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A marathon effort for charity

Marathon shot
For Curtin student Alexandra O’Brien, enduring seven days of sub-zero temperatures, blistered feet and growing fatigue was a labour of love.

New models of care for chronic musculoskeletal conditions

New research from Curtin University and its partners provides guidance on how to address the rising burden of illnesses and disabilities associated with chronic non-communicable diseases

From strength to strength: ESSA accredits Curtin exercise science course

Curtin University’s Exercise, Sport and Rehabilitation Science course has been accredited by Australia’s peak body in exercise and sports science.

News item
Hockey hits goal with Curtin in new partnership
Curtin University and Hockey Australia have formed a two-year partnership which will create placements for physiotherapy and sports science students, as well as media and communications students.
Leading academics honoured by Curtin University
Curtin University has awarded two outstanding academics the prestigious title of John Curtin Distinguished Professor. Professor Dawn Bennett from the Faculty of Humanities and Professor Leon Straker from the Faculty of Health Sciences were recently recognised.
Young children’s use of smart phones and tablet computers
Young children are increasingly using smart phones and tablet computers – and parents and professionals are excited about the opportunities these technologies create to entertain children and help them learn - but there are also concerns about potential problems. For example children could access inappropriate material on the internet, or spend more time looking at a screen close to their eyes, get a sore neck from having a bent neck for too long and spend too much time sitting still and not moving around to develop muscles, bones and coordination.

Surprisingly, we know very little about how much young children use this new technology, why parents allow children to use the technology and what impacts the technology has on children’s mental health, social development, vision, muscle and bones and physical activity. Professor Straker at Curtin University’s School of Physiotherapy and Exercise Science is leading a group collecting the first detailed descriptions of how much young children are using this technology.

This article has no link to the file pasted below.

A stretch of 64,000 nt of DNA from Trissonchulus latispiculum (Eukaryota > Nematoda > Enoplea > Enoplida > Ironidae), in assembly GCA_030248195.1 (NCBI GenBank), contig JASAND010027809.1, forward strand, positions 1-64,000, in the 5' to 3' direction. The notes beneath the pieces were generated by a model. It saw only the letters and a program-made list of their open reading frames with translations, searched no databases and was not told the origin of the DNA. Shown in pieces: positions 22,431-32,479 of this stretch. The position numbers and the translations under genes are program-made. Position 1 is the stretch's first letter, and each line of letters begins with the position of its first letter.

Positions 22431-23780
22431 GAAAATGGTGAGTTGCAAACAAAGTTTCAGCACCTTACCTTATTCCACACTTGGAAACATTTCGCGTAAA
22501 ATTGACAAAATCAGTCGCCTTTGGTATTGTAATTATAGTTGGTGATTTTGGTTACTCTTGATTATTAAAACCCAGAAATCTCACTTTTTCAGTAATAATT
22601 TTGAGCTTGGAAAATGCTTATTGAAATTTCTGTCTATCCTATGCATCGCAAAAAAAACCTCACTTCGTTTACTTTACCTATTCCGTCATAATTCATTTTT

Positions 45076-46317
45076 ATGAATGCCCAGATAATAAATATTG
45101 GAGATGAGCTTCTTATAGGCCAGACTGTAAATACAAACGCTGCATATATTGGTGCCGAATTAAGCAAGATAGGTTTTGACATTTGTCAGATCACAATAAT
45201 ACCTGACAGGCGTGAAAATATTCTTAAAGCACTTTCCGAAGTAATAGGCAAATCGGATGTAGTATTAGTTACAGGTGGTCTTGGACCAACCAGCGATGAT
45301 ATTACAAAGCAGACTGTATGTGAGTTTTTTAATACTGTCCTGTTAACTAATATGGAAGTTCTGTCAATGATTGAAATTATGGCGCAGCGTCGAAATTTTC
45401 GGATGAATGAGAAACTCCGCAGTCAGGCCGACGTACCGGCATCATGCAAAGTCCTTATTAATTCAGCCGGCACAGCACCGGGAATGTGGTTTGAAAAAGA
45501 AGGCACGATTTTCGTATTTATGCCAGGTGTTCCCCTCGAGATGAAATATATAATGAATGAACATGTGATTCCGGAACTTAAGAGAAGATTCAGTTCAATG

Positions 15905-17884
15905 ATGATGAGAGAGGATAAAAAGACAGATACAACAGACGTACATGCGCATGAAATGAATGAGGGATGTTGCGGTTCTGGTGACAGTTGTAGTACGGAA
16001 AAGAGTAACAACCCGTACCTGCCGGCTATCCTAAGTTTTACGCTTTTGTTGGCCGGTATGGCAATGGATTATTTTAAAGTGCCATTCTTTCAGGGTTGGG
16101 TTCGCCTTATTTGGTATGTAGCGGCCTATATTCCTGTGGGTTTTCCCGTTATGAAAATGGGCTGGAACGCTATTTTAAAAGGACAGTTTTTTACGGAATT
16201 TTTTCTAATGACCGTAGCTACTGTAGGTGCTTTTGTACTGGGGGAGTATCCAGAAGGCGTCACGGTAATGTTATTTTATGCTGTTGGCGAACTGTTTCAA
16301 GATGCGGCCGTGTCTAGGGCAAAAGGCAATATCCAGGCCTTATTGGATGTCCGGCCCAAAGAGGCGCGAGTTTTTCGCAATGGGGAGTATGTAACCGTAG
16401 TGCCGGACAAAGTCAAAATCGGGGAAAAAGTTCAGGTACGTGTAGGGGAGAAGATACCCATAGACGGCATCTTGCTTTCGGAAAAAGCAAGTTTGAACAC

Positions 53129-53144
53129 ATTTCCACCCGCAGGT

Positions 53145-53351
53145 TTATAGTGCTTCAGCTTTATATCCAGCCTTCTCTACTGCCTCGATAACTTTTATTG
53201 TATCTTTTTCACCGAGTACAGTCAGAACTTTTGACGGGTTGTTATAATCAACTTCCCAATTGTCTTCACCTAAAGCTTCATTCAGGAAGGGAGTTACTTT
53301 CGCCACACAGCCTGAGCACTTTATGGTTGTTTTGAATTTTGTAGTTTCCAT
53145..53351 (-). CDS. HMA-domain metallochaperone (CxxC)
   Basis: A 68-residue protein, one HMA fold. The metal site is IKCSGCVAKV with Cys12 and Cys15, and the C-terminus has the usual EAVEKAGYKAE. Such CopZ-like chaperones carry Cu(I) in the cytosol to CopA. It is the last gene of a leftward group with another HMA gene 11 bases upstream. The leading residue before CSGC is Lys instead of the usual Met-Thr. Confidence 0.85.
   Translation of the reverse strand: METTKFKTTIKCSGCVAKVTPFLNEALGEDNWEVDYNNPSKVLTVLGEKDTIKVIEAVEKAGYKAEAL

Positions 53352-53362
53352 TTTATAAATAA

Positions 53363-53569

If you are a parent of a young child (0-5 years old) and would like to participate in a short survey to help describe technology use by Australian children – please follow this link:
Curtin student Rex Parsons powerlifts to championship medal
Second-year physiotherapy student, Rex Parsons, has broken personal bests to return from the Junior Powerlifting Nationals in Melbourne with a Wilks medal for the junior (U23) 105kg weight class. He also took second place for the overall highest weight lifted in the 105kg class and fifth place across all junior weight classes.
Students to benefit from new innovative training facilities
Curtin University physiotherapy and sporting students now have access to new state-of-the-art training facilities, which are ensuring they are taught in a real-world environment, are highly-trained and gain hands-on experience using the latest equipment.
Telehealth could keep patients with heart conditions out of hospital
Curtin University researchers have received funding to trial nurse-supported telehealth to manage treatment of patients with chronic heart failure.
Conditioning and rehabilitation laboratory now complete
The School of Physiotherapy and Exercise Science’s new strength, conditioning and rehabilitation laboratory was completed last week.
Curtin student awarded $20,000 Charles Watson scholarship
A Curtin University physiotherapy student has been awarded the 2014 Charles Watson scholarship worth $20,000.